The Eastwood coating is designed to inhibit existing rust, so what you described should not be the case. That said, I'm only going by their marketing claims, so who knows. The long-term reviews I've read have been positive, as far as I can tell.Problem (in my opinion) with Eastwood coating or similar is if any rust was under the coating it would be able to continue while the coating prevented any way to stop it. Until a big hole opens up in the frame. With the FF or cosmoline used you could still inspect for new rust and treat it. So having to re-coat inside the frame every few years is almost a good thing to me. 1 small crack or missed spot with the Eastwood and rust grows hidden from view.
This is a proven method for sure. Know first hand and know people that do this and are rust free. It can be very messy and it will drip for a week or so even if you drive on a dusty road.So I cleaned and flushed all the loose dirt and rust flakes out of mine and drilled drain holes. I use the cheaper alternative to fluid film aka used motor oil. Haven't been able to find a single rust flake since I started treating it with the oil.
It's not really a paint as it is a chemical that changes the molecular compound of the rust so it doesn't spread like cancer. I've used it before and it does work. After it dries I will normally use undercoating on the rusted treated metal as another step in the protection process. Normally I get me vehicles undercoated and then get under them and go over what the dealer didn't undercoat. I live in the upper Ohio valley where if you don't get you vehicles undercoated all you are doing is decreasing the life span of the frame/body/fuel lines/brake lines.I'm skeptical about painting the inside of mine, painting over rust is bad. I personally would be scared to use the Eastwoods in fear of trapping moisture. Prepping and painting something I can see is hard enough, the inside of the frame I just don't see how.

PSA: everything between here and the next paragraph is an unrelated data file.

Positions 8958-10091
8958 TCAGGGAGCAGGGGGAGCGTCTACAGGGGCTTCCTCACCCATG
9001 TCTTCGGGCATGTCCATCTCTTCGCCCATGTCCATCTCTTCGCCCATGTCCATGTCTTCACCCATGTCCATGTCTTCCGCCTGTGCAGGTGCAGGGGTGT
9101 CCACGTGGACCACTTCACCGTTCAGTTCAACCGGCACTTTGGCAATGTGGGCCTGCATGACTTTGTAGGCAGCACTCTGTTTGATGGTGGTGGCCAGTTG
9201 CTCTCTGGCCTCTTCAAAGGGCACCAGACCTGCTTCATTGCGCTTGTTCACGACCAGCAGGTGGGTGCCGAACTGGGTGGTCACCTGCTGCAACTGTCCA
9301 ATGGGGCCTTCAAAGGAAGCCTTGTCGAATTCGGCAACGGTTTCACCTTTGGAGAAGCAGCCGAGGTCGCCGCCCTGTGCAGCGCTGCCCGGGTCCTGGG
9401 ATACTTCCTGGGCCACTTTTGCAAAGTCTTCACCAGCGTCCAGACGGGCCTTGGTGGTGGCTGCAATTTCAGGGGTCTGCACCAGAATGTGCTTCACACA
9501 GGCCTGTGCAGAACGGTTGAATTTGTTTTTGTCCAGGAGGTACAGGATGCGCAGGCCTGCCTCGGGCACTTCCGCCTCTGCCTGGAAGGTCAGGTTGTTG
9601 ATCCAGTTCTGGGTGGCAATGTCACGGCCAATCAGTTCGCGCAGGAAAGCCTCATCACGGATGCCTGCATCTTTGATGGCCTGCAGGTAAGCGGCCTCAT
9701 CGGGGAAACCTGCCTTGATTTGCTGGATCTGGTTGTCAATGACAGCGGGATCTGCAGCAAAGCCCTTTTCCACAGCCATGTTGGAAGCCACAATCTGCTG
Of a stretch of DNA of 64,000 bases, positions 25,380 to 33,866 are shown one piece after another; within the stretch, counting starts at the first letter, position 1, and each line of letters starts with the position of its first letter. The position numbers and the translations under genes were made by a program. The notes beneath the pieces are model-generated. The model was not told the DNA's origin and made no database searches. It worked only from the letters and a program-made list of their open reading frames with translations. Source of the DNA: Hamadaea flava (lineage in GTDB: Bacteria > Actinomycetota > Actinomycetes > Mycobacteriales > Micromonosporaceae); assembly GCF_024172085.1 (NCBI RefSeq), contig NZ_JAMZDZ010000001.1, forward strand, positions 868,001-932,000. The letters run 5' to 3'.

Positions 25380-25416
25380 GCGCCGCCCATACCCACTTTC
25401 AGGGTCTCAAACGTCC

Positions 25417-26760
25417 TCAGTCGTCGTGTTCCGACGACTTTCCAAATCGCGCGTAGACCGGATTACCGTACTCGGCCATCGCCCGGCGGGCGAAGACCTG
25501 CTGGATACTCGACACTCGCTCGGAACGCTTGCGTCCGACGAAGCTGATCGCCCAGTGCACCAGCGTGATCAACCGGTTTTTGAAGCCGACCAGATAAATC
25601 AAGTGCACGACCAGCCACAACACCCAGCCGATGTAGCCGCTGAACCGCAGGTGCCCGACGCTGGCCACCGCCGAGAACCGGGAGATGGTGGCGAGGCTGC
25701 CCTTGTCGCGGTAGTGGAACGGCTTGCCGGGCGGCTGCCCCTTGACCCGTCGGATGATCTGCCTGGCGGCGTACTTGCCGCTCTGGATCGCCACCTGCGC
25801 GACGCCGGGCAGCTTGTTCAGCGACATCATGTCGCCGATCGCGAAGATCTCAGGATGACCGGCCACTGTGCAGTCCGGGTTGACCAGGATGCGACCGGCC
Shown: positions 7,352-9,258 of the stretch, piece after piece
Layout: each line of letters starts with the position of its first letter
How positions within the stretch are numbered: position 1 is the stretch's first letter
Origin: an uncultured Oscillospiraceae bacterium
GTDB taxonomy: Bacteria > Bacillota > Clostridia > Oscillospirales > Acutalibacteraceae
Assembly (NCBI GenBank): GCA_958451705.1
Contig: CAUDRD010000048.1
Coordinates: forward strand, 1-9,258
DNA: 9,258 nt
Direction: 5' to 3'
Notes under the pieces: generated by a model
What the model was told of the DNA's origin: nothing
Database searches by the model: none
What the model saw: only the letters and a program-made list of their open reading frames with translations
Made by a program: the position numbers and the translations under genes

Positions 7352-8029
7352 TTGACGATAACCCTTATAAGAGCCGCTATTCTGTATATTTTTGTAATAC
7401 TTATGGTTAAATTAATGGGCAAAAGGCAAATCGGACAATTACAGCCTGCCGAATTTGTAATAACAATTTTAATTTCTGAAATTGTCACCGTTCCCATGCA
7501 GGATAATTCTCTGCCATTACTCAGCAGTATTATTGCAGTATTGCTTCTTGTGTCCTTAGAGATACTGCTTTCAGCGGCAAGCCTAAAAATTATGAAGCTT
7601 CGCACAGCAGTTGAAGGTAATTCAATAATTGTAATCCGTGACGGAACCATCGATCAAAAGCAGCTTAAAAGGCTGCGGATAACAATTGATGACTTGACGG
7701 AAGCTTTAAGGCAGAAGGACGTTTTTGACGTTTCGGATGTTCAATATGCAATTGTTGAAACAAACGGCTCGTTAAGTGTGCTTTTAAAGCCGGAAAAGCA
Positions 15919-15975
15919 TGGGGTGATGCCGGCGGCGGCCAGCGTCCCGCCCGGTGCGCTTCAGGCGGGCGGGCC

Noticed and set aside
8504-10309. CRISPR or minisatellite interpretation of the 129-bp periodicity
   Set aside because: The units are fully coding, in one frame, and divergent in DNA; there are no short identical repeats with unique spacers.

So I cleaned and flushed all the loose dirt and rust flakes out of mine and drilled drain holes. I use the cheaper alternative to fluid film aka used motor oil. Haven't been able to find a single rust flake since I started treating it with the oil.
This is kinda where I'm at too now even though I'm not sure logic the follows entirely ha. I like the FF/oil options better now than the Eastwood option but I say that not having actually used it. I'm unclear though about what those options do or don't do to areas already experiencing rust vs. the Eastwood option.While I appreciate the fact that people see no new rust with the Eastwood product, my thought is how would you know? There is a coating covering (hopefully) everything. It could be rusting underneath the coating and you wouldn't know until it came through the frame. I've used several "rust reformer" brands including Eastwood's and every single one had rust come back thru. Using each one's directions. With FF or even motor oil you are able to see if rust is under control or not. So you can continue to keep the frame treated. On the OUTSIDE of the frame is different. You can easily see if rust is still active under paint or any coating. I was 100% going to use the Eastwood in my frame until I was reading others opinions about it. Changed my mind completely. And if you are unhappy with the performance of the FF you can just pressure wash it out and try the Eastwood later if you feel the need.